Every Single Conversation re. Gender and YA Ever
Uninformed Critic: These books are for GIRLS! And they are BAD!
Female Authors: Here are the multiple reasons you are wrong.
Random Dude: Yeah but have you considered PENIS?
Female Authors: Yes, actually, and here are the reas--
Random Dude: PENIS!
Female Authors: We know, but--
Random Dude: PENISSSSSS!!!!!
Remember that intimate conversation you had with your son? The one where you said, “I love you and I need you to know that no matter how a woman dresses or acts, it is not an invitation to cat call, taunt, harass or assault her”?
Or when you told your son, “A woman’s virginity isn’t a prize and sleeping with a woman doesn’t earn you a point”?
How about the heart-to-heart where you lovingly conferred the legal knowledge that “a woman doesn’t have to be fighting you and you don’t have to be pinning her down for it to be RAPE. Intoxication means she can’t legally consent, NOT that she’s an easy score.”
Or maybe you recall sharing my personal favorite, “Your sexual experiences don’t dictate your worth just like a woman’s sexual experiences don’t dictate hers.”
Last but not least, do you remember calling your son out when you discovered he was using the word “slut” liberally? Or when you overheard him talking about some girl from school as if she were more of a conquest than a person?
I want you to consider these conversations and then ask yourself why you don’t remember them. The likely reason is because you didn’t have them. In fact, most parents haven’t had them."
Among the millions of things I will talk about with my amazing son, this will definitely be on the list. It was on my list before reading this.
"You can say “Bitch” on national television but you can’t say “Shit” because in our society it’s more acceptable to degrade women than poop."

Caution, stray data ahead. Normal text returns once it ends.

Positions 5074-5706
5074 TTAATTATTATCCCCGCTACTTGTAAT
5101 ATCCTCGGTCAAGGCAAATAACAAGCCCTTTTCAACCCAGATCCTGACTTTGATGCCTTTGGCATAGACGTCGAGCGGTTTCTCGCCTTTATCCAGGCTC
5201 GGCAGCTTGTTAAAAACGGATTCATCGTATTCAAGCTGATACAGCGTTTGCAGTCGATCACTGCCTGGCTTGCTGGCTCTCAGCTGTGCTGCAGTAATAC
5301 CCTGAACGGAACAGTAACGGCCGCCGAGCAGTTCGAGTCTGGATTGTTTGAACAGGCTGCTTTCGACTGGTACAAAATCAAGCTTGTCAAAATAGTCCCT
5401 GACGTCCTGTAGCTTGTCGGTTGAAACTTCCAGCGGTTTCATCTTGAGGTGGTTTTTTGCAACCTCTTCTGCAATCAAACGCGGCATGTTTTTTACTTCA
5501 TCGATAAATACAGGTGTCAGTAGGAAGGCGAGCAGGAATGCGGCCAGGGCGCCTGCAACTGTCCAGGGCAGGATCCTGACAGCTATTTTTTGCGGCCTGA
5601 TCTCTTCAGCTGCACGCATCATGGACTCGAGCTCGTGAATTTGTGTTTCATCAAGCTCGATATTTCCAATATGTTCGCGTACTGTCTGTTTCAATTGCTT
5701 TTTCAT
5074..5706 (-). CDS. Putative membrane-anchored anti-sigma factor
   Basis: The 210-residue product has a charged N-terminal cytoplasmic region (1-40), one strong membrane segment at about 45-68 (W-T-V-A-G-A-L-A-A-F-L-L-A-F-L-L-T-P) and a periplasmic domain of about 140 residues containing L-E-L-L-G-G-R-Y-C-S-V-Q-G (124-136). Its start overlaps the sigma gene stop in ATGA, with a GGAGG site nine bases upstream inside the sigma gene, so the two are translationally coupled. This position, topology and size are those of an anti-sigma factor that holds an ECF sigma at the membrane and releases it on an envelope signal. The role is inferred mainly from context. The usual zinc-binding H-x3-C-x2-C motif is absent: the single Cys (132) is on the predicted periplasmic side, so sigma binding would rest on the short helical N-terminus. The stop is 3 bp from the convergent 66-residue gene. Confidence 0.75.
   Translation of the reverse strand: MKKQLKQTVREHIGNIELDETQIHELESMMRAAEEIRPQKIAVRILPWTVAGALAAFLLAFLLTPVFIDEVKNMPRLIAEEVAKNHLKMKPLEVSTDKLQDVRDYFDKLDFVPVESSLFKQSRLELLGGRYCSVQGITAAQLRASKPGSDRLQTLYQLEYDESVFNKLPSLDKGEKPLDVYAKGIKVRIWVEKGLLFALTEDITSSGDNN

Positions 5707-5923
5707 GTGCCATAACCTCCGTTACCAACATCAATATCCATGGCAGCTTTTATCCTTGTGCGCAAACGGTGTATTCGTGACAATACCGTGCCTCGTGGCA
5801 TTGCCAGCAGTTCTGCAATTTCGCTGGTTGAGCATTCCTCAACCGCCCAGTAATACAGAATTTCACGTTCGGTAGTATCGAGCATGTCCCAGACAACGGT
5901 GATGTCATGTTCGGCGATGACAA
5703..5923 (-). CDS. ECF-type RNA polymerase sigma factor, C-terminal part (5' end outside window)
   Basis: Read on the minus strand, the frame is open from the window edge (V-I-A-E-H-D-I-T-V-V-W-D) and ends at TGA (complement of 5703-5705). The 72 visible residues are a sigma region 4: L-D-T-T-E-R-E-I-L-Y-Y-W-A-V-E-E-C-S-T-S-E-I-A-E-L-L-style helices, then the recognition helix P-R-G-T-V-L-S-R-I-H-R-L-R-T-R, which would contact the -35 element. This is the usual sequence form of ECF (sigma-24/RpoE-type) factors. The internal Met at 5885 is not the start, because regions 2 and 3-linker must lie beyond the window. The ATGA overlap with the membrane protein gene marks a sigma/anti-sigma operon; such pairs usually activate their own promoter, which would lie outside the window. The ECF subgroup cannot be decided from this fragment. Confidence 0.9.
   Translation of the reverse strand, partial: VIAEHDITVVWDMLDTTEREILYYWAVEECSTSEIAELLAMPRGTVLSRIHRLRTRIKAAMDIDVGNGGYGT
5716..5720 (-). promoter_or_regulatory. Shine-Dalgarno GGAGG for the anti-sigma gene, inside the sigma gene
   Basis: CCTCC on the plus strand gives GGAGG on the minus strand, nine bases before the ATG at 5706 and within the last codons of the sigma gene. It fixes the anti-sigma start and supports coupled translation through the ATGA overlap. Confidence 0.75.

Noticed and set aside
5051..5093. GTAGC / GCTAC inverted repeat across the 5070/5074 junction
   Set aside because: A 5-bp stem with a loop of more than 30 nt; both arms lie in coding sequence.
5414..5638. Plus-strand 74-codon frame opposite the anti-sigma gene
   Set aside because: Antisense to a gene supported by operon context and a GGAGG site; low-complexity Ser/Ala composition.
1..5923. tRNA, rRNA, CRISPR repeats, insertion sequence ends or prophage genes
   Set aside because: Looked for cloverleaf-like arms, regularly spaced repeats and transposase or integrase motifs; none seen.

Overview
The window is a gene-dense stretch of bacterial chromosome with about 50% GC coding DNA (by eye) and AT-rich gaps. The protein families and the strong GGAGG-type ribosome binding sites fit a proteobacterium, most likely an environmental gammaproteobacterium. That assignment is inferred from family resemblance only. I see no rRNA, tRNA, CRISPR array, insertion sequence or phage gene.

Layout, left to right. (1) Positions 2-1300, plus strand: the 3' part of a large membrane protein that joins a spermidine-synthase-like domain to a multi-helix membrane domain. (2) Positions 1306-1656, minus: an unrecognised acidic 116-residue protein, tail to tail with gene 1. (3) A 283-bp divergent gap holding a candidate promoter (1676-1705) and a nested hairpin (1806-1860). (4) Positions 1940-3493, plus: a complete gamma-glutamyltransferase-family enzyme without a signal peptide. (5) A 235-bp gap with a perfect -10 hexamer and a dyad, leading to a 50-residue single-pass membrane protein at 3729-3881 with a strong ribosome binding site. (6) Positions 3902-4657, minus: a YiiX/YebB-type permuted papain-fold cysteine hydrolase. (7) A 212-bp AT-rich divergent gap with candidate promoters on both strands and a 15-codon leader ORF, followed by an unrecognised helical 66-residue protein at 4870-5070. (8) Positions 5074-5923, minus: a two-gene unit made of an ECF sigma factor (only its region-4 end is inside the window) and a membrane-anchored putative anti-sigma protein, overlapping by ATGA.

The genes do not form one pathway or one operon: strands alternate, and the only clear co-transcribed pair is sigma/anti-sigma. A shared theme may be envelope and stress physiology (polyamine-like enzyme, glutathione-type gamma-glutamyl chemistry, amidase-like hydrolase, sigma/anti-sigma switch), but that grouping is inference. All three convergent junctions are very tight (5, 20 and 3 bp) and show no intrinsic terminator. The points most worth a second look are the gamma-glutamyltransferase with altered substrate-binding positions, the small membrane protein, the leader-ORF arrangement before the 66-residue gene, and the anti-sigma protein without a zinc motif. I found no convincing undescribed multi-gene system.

Segregated neighborhoods are more likely to be poor, and if you barely earn a living wage, you definitely can’t afford health insurance that would cover preventative care (Thanks Affordable Care Act). The pink ribbon does not help bring awareness to the socioeconomic inequities connected to breast cancer; they commodify the disease and make it “sexy” under the guise of raising awareness.
'Saving the Boobies' is a mantra that gets thrown around a lot this month, but it does not properly address how breast cancer adversely impacts and ends lives. Talking about breasts as if they are an independent entity, as if it’s the breasts that are worth saving as opposed to the life and body they are attached to is not only patriarchal, but also down right sexist. It implies that a woman’s worth is in her breasts, in her sexuality."
This quote is from her essay Saving The Boobies Will Not Save Me on Still Furious and Still Brave. Here she notes that Black women develop breast cancer less often than White women, but are 40% more likely to die. Even when controlled for class, Black women still receive inferior healthcare. This is against the backdrop of a culture that thinks we do not feel pain, need less pain medication, heal faster and are “strong” for the purpose of “enduring” the pain from others.
I had a friend who got breast cancer before 35 and had a double mastectomy. I was glad they saved the HUMAN over “the boobies.” The fragmentation involved in this campaign irritates me. I had a breast cancer scare at age 28. Though my tests came back clean, the period between the tests and no result was incredibly stressful. Worse is how EVERYONE demands joy and heroism and “fuck cancer” and all of this stuff that Black women are already forced to do based on the Strong Black Woman stereotype.